Edinburgh International Film Festival: Round Up Two

Is the Man who is Tall Happy? (****)

What must it be like to talk to “the smartest man alive”? For Michel Gondry, it seemed an overwhelming task. Trying to compute everything that linguist/economist/sociologist/political scientist Noam Chomsky has to say must be one of the most daunting tasks a man could face. Yet the French director takes to it with a stout heart and his ever creative mind, deciding to animate 98% of the film. What is produced is mind blowing conversation and a delightful visage.

Parts of the film look like one of Gondry’s old school music videos, bizarre images spring from nowhere in conspicuously hand-drawn style. Gondry uses the ideas that Chomsky dictates to bring to life dazzling frames of madness intertwined with the great man’s mercurial scientific mind. This is very much a labour of love for Gondry, the time it took to complete the animation, the use of an ancient handheld camera, every detail screams out how much care was taken to make the film. He also aids the audience, as a middleman, to disseminate Chomsky’s stream of thought and for that he should be lauded. Two men, so different in mind, come together to create the kind of documentary that is so engrossing, it’s just disappointing that they are not making a series.


Castles in the Sky (**1/2)

Castles in the Sky is the kind of film that promises to be interesting but, while not coming close to achieving that, still manages to be vaguely entertaining. The initial tone of light comedy on a dark background is intriguing but becomes tiresome once it becomes apparent that the film is nowhere funny enough. Perhaps the tale of radar inventor Robert Watson Watt should be far more serious given the circumstances in the late 1930’s, but for Castles in the Sky, Eddie Izzard will just have to do.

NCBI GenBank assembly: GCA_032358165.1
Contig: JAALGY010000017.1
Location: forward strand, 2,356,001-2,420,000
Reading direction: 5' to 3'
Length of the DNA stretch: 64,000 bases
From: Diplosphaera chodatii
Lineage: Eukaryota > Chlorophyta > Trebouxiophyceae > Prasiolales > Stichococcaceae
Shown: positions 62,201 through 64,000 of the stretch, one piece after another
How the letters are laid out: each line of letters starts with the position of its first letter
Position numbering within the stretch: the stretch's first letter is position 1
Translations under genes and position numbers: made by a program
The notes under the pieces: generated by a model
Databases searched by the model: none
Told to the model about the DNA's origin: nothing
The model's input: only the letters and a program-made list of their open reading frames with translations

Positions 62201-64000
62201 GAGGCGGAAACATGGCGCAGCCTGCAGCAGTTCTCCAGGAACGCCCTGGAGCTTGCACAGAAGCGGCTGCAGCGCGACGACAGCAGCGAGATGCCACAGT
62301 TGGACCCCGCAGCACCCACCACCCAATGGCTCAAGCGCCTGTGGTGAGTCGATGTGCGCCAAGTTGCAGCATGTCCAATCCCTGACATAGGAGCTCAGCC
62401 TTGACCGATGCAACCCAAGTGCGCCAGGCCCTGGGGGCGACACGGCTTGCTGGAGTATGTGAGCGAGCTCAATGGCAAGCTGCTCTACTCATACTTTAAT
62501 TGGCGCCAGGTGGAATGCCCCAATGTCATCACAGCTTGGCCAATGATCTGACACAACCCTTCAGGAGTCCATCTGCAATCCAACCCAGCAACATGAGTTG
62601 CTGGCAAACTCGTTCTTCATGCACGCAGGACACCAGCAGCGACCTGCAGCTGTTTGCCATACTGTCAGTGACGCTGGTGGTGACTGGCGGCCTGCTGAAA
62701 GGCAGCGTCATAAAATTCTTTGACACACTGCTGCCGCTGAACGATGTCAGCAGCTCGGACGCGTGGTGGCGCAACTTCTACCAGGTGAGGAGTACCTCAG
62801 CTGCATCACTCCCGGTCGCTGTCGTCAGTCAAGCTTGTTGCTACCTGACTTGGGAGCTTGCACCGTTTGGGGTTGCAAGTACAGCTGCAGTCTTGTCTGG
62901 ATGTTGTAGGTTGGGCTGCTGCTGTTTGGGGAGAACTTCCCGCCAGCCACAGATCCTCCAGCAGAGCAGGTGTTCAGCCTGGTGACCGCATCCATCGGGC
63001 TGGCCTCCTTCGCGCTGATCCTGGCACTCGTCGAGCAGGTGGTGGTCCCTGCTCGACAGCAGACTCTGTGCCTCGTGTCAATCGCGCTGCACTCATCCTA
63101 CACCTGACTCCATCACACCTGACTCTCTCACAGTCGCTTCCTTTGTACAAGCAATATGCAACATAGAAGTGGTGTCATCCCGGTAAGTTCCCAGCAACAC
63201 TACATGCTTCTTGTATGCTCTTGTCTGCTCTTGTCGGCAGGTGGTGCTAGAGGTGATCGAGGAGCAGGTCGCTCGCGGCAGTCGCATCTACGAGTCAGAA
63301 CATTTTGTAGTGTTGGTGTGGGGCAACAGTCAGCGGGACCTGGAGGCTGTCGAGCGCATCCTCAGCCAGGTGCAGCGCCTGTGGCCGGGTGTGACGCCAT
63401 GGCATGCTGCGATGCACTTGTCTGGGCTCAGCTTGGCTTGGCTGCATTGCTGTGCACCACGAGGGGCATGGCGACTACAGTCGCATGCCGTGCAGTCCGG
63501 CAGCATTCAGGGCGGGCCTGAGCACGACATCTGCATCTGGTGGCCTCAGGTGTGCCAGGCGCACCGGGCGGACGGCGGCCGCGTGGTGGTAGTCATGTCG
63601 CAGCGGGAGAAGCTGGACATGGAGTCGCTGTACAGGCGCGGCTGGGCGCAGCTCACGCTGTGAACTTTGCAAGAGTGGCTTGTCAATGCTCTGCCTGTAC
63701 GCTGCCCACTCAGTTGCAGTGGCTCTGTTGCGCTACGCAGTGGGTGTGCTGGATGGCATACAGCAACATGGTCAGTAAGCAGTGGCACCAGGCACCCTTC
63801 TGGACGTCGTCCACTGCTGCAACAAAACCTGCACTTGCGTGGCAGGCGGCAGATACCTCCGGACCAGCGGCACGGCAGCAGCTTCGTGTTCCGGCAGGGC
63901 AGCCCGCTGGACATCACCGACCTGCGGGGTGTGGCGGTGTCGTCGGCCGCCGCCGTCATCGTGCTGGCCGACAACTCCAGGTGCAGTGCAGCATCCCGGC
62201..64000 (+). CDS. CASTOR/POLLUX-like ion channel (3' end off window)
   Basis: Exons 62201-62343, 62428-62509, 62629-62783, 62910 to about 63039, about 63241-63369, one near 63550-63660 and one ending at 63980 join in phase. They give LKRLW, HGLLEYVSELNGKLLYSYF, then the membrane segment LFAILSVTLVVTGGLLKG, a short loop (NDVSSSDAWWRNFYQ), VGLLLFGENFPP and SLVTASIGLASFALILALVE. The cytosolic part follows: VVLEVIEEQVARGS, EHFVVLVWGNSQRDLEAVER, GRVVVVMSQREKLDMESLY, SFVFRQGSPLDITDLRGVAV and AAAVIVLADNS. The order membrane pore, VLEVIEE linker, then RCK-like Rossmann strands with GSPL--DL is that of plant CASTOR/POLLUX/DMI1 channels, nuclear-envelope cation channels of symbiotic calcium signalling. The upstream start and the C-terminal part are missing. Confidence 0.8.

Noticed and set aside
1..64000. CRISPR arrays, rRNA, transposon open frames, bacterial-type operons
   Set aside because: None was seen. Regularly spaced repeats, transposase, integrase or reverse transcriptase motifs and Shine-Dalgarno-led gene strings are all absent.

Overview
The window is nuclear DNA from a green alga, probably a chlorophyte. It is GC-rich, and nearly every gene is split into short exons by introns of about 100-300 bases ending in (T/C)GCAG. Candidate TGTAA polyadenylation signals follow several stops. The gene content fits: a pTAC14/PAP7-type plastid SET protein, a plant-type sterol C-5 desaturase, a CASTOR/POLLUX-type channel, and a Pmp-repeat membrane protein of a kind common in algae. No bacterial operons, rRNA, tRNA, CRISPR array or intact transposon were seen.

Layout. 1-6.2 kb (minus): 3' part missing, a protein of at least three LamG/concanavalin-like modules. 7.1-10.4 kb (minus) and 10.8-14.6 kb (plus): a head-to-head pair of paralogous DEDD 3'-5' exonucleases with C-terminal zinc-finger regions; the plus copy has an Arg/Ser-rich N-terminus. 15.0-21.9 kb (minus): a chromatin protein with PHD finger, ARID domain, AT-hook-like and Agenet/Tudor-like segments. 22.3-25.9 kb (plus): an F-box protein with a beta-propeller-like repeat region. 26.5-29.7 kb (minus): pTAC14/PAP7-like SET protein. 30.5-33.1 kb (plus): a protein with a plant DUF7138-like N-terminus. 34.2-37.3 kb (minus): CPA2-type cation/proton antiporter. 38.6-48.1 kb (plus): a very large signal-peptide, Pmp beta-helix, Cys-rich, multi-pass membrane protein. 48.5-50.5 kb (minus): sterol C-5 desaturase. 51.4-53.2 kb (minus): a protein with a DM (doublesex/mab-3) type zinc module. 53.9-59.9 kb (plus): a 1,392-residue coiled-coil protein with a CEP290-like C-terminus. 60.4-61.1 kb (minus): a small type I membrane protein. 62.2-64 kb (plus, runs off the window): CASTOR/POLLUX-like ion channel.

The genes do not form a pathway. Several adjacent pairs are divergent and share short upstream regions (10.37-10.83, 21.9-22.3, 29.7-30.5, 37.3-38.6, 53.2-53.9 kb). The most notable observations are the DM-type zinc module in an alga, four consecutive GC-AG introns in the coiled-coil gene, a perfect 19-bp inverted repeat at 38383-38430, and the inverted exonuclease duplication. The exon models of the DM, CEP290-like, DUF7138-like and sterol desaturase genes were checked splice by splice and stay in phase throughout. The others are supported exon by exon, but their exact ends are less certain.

Though Izzard brings a certain dignified daftness to the role and the circumstances under which he works are reminded with superb footage of the Nazi war machine being built, the film is still no more than a light-hearted dedication to ingenuity and the spirit of scientific discovery. While not to be sniffed at, the tireless work and achievement of Watt and his team deserves more. The old footage of the war is splendid but Izzard and his motley crew are not capable of delivering the intensity need at the right moments.

About The Author

Jonathan went back to university to study Film Journalism in Glasgow in 2012 and hasn't looked back since. Writing for the Edinburgh Internation Film Festival, The Birmingham Review, The Electrolyte Magazine as well as Front Row Reviews he enjoys working across media and if not lambasting folk about politics it's film on his agenda. Working in The Electric Cinema in Birmingham has allowed him to come closer to the medium he loves, his favourite filmmaker is Wong Kar-Wai.

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